de Raphaël Jochaud et Claude Marthaler, France/Suisse, 2013, 26', VO ar-fr-en/ST enAu début étaient le Nil et le verbe, puis vinrent le pain et la bicyclette. Depuis un bon demi-siècle, le Caire s'est inventé un insolite moyen de distribution du pain. Ses funambules à vélo surgissent comme des étoiles filantes, remontent en sens interdit les interminables files de voitures, glissent entre deux rangées de chaises d'un café puis disparaissent dans un bazar, tenant sur leur tête une planche de bois avec plusieurs centaines de galettes de pain et de l'autre leur guidon. L'avenir de ces figures familières du Caire reste pourtant tout aussi fragile que celui du Sphynx. Le cyclonaute Claude Marthaler s'est rendu sur place pour raconter la vie de l'un d'eux.
by Raphaël Jochaud and Claude Marthaler, France/Switzerland, 2013, 26', Original in Arabic, French, and English; English subtitles for Arabic and French. In the beginning was the word, and the Nile, and then came bread and cycling. Over a solid half-century, Cairo has invented an unusual means of delivering bread. As if they were tightrope walkers, the city’s cyclists soar like shooting stars, zooming up one-way streets against endless lines of cars, slipping between the rows of chairs of a café, and disappearing into a bazaar. One hand serves to balance a wooden rack on their heads, bearing hundreds of rounds of bread, and the other rests on the handlebar. The future of these figures, so familiar in Cairo, remains nonetheless as precarious as that of the Sphinx. Cyclonaut, Claude Marthaler, went there in person to tell the life story of one of Cairo’s bread deliverymen.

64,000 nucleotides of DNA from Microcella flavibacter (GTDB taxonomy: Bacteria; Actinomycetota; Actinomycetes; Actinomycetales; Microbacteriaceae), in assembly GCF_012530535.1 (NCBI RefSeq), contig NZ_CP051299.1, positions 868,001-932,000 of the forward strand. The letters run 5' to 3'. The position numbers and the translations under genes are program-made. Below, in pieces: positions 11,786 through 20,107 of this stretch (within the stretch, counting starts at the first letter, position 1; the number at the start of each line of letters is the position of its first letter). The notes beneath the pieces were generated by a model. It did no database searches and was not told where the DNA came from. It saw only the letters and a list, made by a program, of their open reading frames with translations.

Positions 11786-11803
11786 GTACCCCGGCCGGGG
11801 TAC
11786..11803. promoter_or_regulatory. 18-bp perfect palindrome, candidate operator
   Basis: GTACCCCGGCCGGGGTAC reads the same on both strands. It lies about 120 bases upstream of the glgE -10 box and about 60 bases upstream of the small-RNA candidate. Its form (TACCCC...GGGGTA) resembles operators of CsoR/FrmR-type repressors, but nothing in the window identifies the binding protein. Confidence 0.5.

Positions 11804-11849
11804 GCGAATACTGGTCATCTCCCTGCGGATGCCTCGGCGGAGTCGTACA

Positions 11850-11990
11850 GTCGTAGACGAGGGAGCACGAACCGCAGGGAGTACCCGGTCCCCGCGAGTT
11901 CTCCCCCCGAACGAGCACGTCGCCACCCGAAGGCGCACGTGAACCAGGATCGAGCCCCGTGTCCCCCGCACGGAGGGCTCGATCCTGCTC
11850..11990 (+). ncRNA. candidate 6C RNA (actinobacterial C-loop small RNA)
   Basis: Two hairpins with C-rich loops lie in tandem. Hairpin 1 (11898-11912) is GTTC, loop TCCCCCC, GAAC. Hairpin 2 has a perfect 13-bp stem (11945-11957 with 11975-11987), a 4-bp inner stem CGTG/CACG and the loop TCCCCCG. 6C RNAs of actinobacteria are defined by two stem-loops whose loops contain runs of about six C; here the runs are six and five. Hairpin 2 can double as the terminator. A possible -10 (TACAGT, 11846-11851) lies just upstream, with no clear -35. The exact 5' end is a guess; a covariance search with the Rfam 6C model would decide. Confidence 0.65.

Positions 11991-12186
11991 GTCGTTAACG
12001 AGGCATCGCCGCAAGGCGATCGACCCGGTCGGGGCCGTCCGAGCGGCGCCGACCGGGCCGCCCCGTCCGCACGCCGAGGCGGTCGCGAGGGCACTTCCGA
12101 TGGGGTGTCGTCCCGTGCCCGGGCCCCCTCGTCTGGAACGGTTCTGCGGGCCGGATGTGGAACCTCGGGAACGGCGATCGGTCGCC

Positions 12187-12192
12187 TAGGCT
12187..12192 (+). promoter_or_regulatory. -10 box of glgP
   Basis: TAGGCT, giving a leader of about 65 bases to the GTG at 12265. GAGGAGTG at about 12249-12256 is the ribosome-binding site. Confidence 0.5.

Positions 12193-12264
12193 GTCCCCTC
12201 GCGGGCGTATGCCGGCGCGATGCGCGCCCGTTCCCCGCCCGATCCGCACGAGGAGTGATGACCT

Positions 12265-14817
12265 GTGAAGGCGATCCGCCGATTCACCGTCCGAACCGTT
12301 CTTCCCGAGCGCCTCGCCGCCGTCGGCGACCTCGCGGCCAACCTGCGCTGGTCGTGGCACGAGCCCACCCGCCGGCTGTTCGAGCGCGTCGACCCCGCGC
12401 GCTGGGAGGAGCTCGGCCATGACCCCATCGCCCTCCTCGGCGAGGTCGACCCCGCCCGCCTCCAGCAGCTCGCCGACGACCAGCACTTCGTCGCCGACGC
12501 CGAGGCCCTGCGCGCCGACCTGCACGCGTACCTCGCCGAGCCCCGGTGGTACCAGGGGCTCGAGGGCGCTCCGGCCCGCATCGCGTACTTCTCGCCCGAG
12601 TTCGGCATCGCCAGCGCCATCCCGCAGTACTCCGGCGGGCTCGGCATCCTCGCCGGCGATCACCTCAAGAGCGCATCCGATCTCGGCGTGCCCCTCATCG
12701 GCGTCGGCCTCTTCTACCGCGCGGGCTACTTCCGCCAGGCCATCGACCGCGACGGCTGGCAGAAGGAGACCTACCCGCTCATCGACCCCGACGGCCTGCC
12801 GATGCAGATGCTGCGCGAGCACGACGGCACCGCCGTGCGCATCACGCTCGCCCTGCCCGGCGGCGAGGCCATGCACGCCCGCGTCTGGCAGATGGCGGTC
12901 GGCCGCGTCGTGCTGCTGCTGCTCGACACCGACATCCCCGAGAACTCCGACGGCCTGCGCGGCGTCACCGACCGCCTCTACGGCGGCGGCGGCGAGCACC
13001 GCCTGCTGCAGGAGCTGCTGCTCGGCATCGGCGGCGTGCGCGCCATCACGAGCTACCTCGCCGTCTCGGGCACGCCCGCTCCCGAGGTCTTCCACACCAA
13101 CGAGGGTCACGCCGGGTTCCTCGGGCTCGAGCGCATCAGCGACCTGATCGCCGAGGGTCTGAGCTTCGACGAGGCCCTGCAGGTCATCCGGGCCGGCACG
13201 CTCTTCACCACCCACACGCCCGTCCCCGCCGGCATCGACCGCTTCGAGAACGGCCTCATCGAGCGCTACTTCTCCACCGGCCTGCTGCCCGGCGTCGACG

Ever wanted to pedal from London to Bangkok in under 4 minutes? Before cyclists Francesca and Sam left on their odyssey, I proposed that they take photos of the road ahead as they peddled slowly east. Some 4,500 images later you can now 'odycycle' with them at a little over 73km per second from West to East, accompanied on their way by a spellbinding score from the great Philip Sheppard (philipsheppard.com). Thanks also to Stephanie Kern (stefaniekern.com) at Kern Productions (kernproductions.net) for sharing all the painstaking editing, and to theatticroom.com for their support.
In making the film and living, for weeks, with all these images of the roads they'd cycled along it occurred to me how similar they all are - as the resulting film speeds along them seamlessly crossing boarders and passing through so many communities and cultures, connecting all of us on our own individual life journeys.
We have far more in common in our lives than we sometimes think.
Here we present our final - and most informative - Streetfilm from Amsterdam. It provides a nice cross-section of commentary on life in the City of Bikes. If you'd like to skip directly to topics, we've grouped the comments under five general headings.
0:17 Rejecting the Automobile 2:15 A bike system that works for everyone 4:05 There's a science to what looks like "bicycle chaos" 5:55 Coming to The Netherlands from the United States 7:33 Dutch Bicycle Culture